The SARS-CoV-2 infection has spread worlwide becoming a pandemic never before seen. Immunosuppressive (IS) treatments used in Multiple Sclerosis (MS) patients could activate the infection in asymptomatic carriers or reactivate COVID-19 in apparently recovered cases. Our similar experience in some MS patients during the pandemic lead us to design a safety protocol at our MS Unit. It was based on epidemiological data and testing for PCR in nasopharyngeal swabs and serology before administration of monoclonal antibodies, doses of pulsed disease modifying therapies (DMTs), new starts of oral DMTs and methylprednisolone pulses.
To describe our experience in the establishment of a SARS-CoV-2 safety protocol in MS patients. We analyze its utility to prevent COVID-19 complications
Observational, prospective and clinical practice study in the establishment of a multidisciplinary safety protocol (MS Unit – Neurology/Microbiology/Preventive Medicine). Sequential protocol over time adapted to the different pandemic phases and levels of available resources.
152 PCR and 140 serology tests were performed in 90 patients over 3 months. They were performed preceding the treatment with Natalizumab (96 tests), Ocrelizumab (36 tests), Rituximab (3 tests), Methylprednisolone (7 tests), Cladribine (4 tests) and Dimethyl Fumarate (3 tests). 7 asymptomatic carriers were diagnosed (7,8%), 5 of them with positive IgM+IgG serology (5,6%). 5 patients with positive IgM+IgG serology post-infection were confirmed. No COVID-19 reactivation was detected after the establishment of the protocol.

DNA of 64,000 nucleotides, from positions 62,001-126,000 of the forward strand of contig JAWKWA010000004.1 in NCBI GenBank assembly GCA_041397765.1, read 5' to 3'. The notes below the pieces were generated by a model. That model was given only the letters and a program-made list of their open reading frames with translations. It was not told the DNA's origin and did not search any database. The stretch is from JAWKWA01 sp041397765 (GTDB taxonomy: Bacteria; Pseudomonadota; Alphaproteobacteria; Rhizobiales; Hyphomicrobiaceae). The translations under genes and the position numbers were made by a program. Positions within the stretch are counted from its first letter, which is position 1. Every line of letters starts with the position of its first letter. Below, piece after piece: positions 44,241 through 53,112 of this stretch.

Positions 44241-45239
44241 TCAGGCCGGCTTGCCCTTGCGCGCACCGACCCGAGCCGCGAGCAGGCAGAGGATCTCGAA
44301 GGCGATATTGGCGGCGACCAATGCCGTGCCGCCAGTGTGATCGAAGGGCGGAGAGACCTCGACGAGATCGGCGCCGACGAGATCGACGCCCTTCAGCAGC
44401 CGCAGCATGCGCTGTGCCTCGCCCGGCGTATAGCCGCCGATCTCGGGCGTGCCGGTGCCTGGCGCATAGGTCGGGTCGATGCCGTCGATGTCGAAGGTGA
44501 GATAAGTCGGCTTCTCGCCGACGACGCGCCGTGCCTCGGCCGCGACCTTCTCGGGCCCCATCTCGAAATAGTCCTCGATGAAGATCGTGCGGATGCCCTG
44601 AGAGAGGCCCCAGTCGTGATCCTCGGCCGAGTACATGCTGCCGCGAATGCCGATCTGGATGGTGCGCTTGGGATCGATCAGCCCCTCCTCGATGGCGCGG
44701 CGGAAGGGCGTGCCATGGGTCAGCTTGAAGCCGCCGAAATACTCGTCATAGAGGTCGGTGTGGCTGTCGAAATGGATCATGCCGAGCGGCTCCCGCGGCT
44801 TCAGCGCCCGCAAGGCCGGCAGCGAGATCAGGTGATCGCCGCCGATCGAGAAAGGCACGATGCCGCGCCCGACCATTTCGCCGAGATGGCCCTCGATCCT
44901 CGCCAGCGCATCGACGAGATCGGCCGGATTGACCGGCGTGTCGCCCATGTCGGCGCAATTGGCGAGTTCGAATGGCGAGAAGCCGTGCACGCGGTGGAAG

The combined analysis of PCR and serology increased the sensitivity of the SARS-CoV-2 infection diagnosis during the pandemic peak of cases phase. However, this does not happen at pandemic phases with less daily cases, when testing PCR alone detected the same number of cases than testing combined PCR and serology. The safety protocol reaches its objective of avoiding disease reactivation and clinical activation in asymptomatic carriers.